“It was the greatest season by any single player I’ve ever had the pleasure to witness,” says Anderson.
Peterson came up nine yards shy of the season record, ending up with 2,097 rushing yards, and he was voted in as the NFL’s Most Valuable Player despite not playing the quarterback position.
“I was ecstatic that the Vikings found a way to make the playoffs, but I can’t help but think they should have continued to pound the football until Peterson picked up the record,” admits LaBathe. “I think Peterson’s reaction to finding out he was nine yards short was a great example of what kind of teammate he is. He didn’t sulk, he didn’t demand to be put back in the game – he was happy his team made the playoffs and that he was a part of that.”
In 2013, Peterson started things off with a “bang” as the first play of the season was a 78 yard touchdown run. In October Peterson gained the love and support, and some harsh criticism for his personal choices, when one of his sons was beat to death in South Dakota by the mother’s boyfriend. Peterson’s ever-optimistic outlook towards life and his religion, mixed with the brash and cynical personalities in the NFL media, led to some of the more saddening and awkward conversations Vikings fans have ever been a part of.
Peterson expressed his displeasure when Head Coach Leslie Frazier, a personal friend and mentor to Peterson, was fired by the Vikings organization following the 2013 season. Mike Zimmer was hired, however, and seemed to quickly win over the respect of Peterson and the other Vikings veterans. Zimmer and Offensive Coordinator Norv Turner had big plans for Peterson in 2014 with an increased emphasis on the passing game.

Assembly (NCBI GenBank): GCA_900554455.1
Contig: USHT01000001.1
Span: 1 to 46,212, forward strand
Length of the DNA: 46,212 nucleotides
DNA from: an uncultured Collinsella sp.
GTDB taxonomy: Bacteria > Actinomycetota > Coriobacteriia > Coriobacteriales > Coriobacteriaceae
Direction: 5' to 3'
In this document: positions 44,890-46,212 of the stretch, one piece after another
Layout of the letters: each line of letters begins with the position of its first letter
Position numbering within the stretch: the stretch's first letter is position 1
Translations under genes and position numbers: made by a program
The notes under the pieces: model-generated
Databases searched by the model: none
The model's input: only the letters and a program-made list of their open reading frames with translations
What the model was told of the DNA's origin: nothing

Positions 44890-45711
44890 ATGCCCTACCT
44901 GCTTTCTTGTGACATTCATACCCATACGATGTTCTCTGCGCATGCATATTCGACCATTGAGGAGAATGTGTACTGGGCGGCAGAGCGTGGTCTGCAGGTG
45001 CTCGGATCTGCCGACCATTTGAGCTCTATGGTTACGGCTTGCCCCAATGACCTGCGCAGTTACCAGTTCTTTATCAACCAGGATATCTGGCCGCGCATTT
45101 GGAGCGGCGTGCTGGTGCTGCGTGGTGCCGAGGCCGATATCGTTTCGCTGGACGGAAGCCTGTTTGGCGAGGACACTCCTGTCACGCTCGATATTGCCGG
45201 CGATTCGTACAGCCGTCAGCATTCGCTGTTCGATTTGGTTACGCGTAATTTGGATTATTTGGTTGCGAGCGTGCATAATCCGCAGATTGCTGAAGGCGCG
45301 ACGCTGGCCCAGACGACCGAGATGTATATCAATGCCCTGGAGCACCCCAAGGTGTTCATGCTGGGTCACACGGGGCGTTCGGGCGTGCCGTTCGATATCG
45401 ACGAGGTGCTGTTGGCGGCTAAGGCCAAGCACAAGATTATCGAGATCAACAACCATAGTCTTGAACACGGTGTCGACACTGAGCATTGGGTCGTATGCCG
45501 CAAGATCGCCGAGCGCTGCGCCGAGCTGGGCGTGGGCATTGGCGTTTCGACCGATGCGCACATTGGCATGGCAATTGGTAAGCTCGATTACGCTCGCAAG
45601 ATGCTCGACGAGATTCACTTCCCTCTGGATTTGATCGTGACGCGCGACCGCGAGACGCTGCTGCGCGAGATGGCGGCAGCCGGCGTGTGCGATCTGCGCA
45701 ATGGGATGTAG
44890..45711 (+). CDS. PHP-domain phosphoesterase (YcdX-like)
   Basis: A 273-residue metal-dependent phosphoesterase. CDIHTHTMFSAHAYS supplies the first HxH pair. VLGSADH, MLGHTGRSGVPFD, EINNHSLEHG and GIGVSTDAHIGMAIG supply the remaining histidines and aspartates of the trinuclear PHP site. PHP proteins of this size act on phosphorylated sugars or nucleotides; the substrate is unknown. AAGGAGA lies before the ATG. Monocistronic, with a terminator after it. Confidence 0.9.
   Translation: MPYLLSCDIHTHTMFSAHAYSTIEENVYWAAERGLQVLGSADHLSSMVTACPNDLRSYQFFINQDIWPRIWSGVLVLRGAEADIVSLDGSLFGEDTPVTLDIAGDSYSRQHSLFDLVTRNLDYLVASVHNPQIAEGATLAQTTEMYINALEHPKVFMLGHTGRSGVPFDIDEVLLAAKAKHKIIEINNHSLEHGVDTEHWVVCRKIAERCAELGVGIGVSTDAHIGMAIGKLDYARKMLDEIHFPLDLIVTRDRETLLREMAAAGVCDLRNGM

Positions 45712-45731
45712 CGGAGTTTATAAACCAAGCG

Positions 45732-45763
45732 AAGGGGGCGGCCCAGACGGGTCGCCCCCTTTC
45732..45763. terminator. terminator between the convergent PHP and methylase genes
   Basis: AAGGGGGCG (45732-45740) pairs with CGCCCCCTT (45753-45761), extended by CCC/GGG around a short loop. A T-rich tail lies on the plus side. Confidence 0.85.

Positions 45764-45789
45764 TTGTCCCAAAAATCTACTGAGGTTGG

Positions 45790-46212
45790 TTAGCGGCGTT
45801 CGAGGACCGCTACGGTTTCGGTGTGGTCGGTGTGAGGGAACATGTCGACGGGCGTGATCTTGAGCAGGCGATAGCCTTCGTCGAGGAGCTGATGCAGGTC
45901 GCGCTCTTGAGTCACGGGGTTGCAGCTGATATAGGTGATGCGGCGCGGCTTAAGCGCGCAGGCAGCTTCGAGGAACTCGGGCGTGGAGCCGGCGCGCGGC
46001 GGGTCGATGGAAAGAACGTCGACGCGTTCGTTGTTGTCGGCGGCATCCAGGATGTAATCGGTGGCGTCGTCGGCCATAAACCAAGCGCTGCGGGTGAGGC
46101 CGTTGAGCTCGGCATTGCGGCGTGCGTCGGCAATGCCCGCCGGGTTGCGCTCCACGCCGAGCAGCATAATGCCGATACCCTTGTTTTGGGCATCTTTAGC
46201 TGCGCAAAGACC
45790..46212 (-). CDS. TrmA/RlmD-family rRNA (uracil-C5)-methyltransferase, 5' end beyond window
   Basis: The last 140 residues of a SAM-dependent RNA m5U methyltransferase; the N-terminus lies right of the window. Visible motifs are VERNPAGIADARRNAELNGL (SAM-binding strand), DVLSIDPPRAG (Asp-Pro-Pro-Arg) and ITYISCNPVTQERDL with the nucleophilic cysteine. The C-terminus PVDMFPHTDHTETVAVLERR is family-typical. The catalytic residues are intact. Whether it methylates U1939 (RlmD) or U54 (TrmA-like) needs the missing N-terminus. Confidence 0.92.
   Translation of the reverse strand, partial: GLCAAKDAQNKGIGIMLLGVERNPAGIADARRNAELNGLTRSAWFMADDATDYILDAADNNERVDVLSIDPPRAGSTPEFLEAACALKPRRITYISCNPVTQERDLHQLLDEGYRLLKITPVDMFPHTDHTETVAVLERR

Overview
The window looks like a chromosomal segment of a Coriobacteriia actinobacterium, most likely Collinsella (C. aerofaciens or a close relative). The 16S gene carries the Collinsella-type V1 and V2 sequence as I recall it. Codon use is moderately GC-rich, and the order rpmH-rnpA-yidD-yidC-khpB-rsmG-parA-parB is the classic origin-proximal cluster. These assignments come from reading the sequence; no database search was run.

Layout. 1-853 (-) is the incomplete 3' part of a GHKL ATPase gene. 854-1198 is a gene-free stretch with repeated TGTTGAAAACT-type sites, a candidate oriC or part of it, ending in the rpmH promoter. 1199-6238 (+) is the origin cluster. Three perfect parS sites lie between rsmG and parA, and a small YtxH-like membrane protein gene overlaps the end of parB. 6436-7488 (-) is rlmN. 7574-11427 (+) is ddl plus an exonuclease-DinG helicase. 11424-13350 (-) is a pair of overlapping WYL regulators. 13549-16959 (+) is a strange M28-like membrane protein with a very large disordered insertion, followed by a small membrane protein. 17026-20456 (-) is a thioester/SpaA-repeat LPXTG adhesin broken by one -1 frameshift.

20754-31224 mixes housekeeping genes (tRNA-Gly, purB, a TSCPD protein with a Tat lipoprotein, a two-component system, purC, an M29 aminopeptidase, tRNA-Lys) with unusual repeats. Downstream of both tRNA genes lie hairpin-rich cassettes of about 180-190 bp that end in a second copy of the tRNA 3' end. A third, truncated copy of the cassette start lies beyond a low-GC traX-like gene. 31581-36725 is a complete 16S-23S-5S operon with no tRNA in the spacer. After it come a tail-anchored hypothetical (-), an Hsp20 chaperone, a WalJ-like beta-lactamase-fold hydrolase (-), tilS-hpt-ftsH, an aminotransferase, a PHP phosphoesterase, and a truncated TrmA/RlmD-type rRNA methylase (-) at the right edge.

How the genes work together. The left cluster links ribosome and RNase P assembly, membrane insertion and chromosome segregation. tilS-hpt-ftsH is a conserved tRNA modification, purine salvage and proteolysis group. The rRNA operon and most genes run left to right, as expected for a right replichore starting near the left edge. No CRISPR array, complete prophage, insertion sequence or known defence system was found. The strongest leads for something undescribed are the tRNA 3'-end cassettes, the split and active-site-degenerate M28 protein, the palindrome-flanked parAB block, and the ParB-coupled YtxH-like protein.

Our own Featured Columnist, Lindsey Young, recalls being a part of Peterson unveiling his Wheaties box cover (one of which I still have displayed on top of my refrigerator) on Paul Allen’s KFAN show and was struck by his demeanor.
“Peterson was extremely humble, fun, and great with the people in the audience after the show,” Young says as she thinks back. “I’ve also witnessed Peterson at training camp, interacting with and signing autographs for kids — he seems like a guy with genuinely good intentions.”
In Week One, Peterson and the Vikings caught fire against the dominant defense of the St. Louis Rams. The result was a 34-6 victory that ushered in an era of extreme optimism among Vikings fans.
That optimism didn’t die outright in the following weeks, but it certainly took a huge hit.
On September 12, 2014, Peterson was indicted on the felony charges that would essentially end his 2014 season, stain his once-clean public persona, and nearly created a tumultuous path out of town for the superstar running back that called Minnesota home for eight NFL seasons.
In those eight season, Peterson put together a Hall of Fame career consisting of 10,190 rushing yards (5.0 career average), 1,715 receiving yards, and 91 combined touchdowns. He was an inspiration to many and one of the greatest Minnesota Vikings to ever play the game.
He now has a chance to add to the numbers and it appears that he’ll still be wearing a horn on his helmet while doing so. He has a chance to start to repair his damaged reputation. He has the chance to move forward and become a better man off the field. He has a chance to add to the legacy he has worked so hard to build within the NFL and within the Vikings organization.
“All I can say is watching Adrian Peterson play has brought me seasons of great joy and excitement,” notes Knowles. “Like Deion Sanders, I too pray that ‘All Day’ will endure in the NFL for a long time.”
“I hope that he’s able to learn from mistakes,” adds Young. “I hope he can continue to have not only a successful career, but a successful family life.”
I’m not an apologist for what he did to tarnish his legacy in Minnesota, but I am also happy to have watched him play here for as long as he did, and one day look forward to seeing him enshrined in the Hall of Fame.
As a Minnesota Viking.